Another intriguing, nonsurgical option: Los Angeles-based NeuroSigma received EU certification last year for an external trigeminal nerve stimulation (eTNS) system for the adjunctive treatment of epilepsy and major depressive disorder for adults and children aged nine years and older, according to Medscape.


    The device has been evaluated in clinical trials conducted at the University of California, Los Angeles (UCLA) and the University of Southern California. It consists of an external pulse generator and disposable electric patches placed on the forehead that are replaced daily and must be worn for 12 hours a day.

    But in the clinical trials, the improvement rates "did not achieve significance," according to a 2013 Medscape article. Only 30 percent of patients responded to the treatment.

    The study, the first randomized, active controlled trial of external trigeminal nerve stimulation in drug-resistant partial seizures, was published in the February 26 issue of Neurology. The lead investigator was the vice president of NeuroSigma.

    Commenting on the results for Medscape Medical News, Gregory Bergey, MD, from Johns Hopkins Epilepsy Center, said, "These things need more study." 


Portrayal of epilepsy by Hieronymous Bosch.

    An accompaning editorial stated: "The beneficial effect demonstrated by DeGiorgio et al. was modest but is sufficient to encourage design of a more definitive study." 

    "As a non-invasive neuromodulation therapy, trigeminal nerve stimulation may represent a paradigm shift in the way we treat major depression and offers the potential to significantly improve the lives of millions of people without the side-effects common to medication treatment," said UCLA's Ian A. Cook, MD, who led clinical and human mechanism of action studies of the device in depression.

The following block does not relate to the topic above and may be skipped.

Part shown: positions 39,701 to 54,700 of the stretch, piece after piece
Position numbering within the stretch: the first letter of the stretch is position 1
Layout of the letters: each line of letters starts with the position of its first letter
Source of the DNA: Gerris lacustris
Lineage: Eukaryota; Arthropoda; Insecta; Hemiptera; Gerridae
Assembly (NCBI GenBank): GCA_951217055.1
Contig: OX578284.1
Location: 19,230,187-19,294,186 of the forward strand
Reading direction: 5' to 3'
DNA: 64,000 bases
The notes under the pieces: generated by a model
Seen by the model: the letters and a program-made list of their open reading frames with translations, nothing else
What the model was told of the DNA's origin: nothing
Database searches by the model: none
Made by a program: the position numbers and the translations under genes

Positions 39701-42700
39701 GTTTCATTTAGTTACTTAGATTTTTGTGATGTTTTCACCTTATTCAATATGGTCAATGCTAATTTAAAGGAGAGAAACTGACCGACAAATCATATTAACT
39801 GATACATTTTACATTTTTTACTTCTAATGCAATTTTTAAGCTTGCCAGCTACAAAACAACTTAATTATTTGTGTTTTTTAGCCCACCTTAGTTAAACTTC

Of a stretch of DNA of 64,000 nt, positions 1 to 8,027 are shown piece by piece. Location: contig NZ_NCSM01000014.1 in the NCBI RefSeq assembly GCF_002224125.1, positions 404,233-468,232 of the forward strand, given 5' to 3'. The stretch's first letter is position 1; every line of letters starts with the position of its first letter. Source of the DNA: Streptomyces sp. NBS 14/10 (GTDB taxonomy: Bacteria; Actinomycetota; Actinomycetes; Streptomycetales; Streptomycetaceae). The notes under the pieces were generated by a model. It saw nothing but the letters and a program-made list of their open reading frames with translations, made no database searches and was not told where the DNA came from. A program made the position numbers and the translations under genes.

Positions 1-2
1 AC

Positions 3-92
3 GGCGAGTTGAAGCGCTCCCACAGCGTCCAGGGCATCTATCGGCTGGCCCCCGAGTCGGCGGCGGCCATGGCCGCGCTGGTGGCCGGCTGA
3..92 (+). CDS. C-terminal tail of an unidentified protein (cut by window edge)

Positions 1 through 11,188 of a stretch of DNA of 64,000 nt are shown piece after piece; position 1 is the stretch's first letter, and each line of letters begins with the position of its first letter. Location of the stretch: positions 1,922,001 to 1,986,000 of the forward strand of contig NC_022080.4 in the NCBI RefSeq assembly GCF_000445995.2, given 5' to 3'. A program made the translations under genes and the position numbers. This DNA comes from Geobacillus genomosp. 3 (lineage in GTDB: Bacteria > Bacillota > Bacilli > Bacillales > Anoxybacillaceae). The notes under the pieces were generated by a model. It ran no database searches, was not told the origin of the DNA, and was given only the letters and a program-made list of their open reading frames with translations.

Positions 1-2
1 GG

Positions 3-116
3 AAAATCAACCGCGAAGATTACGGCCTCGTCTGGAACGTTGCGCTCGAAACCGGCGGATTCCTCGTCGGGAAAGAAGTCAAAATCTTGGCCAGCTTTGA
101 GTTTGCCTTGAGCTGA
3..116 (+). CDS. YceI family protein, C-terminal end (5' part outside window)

Yet another contestant in this race to the pot of gold is Neuronetics' Neurostar mechanism, which uses a highly focused pulsed magnetic field, similar in type and strength to those produced by a magnetic resonance imaging (MRI) machine, to stimulate cortical neurons.

   Its pulsed, MRI-strength magnetic fields induce small electric currents in the prefrontal cortex of the brain, according to the company's website. Local neurons theoretically depolarize and release neurotransmitters.  Distant areas of the limbic system are activated via neuronal pathways. Blood flow and glucose metabolism rise in the stimulated regions, which is thought to result in improved mood.

    It sounds great! But they all do!

    The therapy, which won the FDA nod in 2008, according to, is a rarity in the med-tech world: A device-based approach to a psychiatric disorder. 

    Treatment is administered five days a week, for approximately four to six weeks, the firm's web site explains. The therapy "stimulates key areas of the brain that are underactive in patients with depression."